That’s a paraphrase, of course. The actual quote from team President Mark Shapiro goes like this, reports Bruce Hooley of ESPN Cleveland, which I did not know existed until just now:
“If you base your decision to come to the game on whether we win or lose, don’t come. You’re missing out. You’re missing out on what baseball is all about, and I’m fine with that.”
That is Shapiro’s more full followup to what is apparently some sort of minor controversy in Cleveland following his appearance on a local TV. A fan emailed him to ask why they should renew their season tickets for 2013. Shapiro said then, that if all the guy cared about was winning “don’t come.”
I can see why such a position would be controversial — fans have come to expect the old rah-rah and we’re number one stuff from members of their team — but Shapiro is right. The Indians aren’t likely to win a lot next year. Saying so should not be controversial as long as he can demonstrate that the team wants to win and is trying. Personally I’d rather my team’s brass be realistic about the local nine as long as they aren’t resigned.
But more broadly, it’s a sentiment I have agreed with ever since I fell in love with the 1987 Braves, who stunk on ice. Baseball is awesome. Come out and see baseball if you have the time and the means. It’s a lot more fun when your team wins but, jeez, it’s still a lot of damn fun when they don’t.
Alex Rodriguez’s transition into retirement has featured a serious move into the business world. He has gone back to school, worked seriously on investments and has started his own corporation. Yes, he’s set for life after making more money than any baseball player in history, but even if his bank account wasn’t fat, you get the sense that he’d be OK given what we’ve seen of his work ethic and savvy in recent years.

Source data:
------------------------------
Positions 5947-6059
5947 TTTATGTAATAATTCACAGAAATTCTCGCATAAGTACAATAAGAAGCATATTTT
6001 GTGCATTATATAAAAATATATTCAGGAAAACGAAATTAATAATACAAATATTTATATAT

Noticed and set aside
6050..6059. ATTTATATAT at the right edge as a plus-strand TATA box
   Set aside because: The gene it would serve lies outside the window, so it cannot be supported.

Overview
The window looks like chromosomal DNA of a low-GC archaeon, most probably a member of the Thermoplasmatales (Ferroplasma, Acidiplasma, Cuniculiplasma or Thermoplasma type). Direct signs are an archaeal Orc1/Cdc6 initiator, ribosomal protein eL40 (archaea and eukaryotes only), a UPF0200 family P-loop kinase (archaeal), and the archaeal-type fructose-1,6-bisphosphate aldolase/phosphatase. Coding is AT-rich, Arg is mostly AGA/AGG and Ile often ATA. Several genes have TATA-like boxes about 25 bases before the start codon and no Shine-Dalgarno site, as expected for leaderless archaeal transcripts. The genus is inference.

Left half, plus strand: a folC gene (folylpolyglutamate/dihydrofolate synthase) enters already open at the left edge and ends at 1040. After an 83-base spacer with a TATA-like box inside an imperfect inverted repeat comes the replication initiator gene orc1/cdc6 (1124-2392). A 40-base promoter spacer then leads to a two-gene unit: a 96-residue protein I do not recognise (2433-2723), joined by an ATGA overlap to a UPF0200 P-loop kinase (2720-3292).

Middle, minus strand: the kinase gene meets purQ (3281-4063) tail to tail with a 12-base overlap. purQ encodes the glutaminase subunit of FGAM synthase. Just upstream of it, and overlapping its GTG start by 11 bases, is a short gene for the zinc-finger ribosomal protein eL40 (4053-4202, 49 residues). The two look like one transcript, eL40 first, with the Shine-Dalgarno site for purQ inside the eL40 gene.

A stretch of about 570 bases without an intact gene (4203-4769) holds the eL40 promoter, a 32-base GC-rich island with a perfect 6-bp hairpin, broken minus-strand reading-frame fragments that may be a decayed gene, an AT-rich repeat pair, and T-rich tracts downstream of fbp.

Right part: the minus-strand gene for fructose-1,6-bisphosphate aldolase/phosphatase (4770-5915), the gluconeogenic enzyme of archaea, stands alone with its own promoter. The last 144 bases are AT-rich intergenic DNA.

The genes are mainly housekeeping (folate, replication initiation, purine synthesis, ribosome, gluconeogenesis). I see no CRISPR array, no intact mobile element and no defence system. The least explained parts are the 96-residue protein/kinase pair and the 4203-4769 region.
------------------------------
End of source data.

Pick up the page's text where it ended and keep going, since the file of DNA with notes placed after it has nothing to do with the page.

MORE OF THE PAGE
He’s going to be getting another paycheck soon, though. For hosting a reality show featuring athletes who are not in as good a financial shape as A-Rod is:
Interesting. Hopefully, like so many other reality shows featuring the formerly rich and famous, this one is not exploitative. Not gonna hold my breath because that’s what that genre is all about, unfortunately, but here’s hoping A-Rod can help some folks with this.
Bill Livingston of the Cleveland Plain Dealer is a Hall of Fame voter. In the past he has voted for players who used PEDs, but he’s never been totally happy with it, seeing the whole PED mess as a dilemma for voters.
On the one hand he doesn’t like voting for users and doesn’t like harming those who were clean by shifting votes away from them, but on the other hand, he doesn’t want to pretend history didn’t happen and that baseball hasn’t been filled with cheaters forever. What to do?
This year he decided to abstain altogether. A fair and noble act if one is as conflicted as Livingston happens to be. Except . . . he didn’t actually abstain:
Major league baseball will confer bronzed immortality on a few players Wednesday when the results of the national baseball writers’ balloting for the Hall of Fame will be announced.
I had a 2017 ballot. I returned it signed, but blank, with an explanatory note.
A blank ballot, signed and submitted, is not an abstention. It’s counted as a vote for no one. Each “no” vote increases the denominator in the calculation of whether or not a candidate has received 75% of the vote and has gained induction. An abstention, however, would not. So, in effect, Livingston has voted against all of the players on the ballot, both PED-tainted and clean, even though it appears that that was not his intention.
This is the second time in three years a Cleveland writer has had . . . issues with his Hall of Fame ballot. In the 2014-15 voting period, Paul Hoynes simply lost his ballot. Now Livingston misunderstood how to abstain.
I worry quite often that Ohio is gonna mess up a major election. I guess I’m just worrying about the wrong election.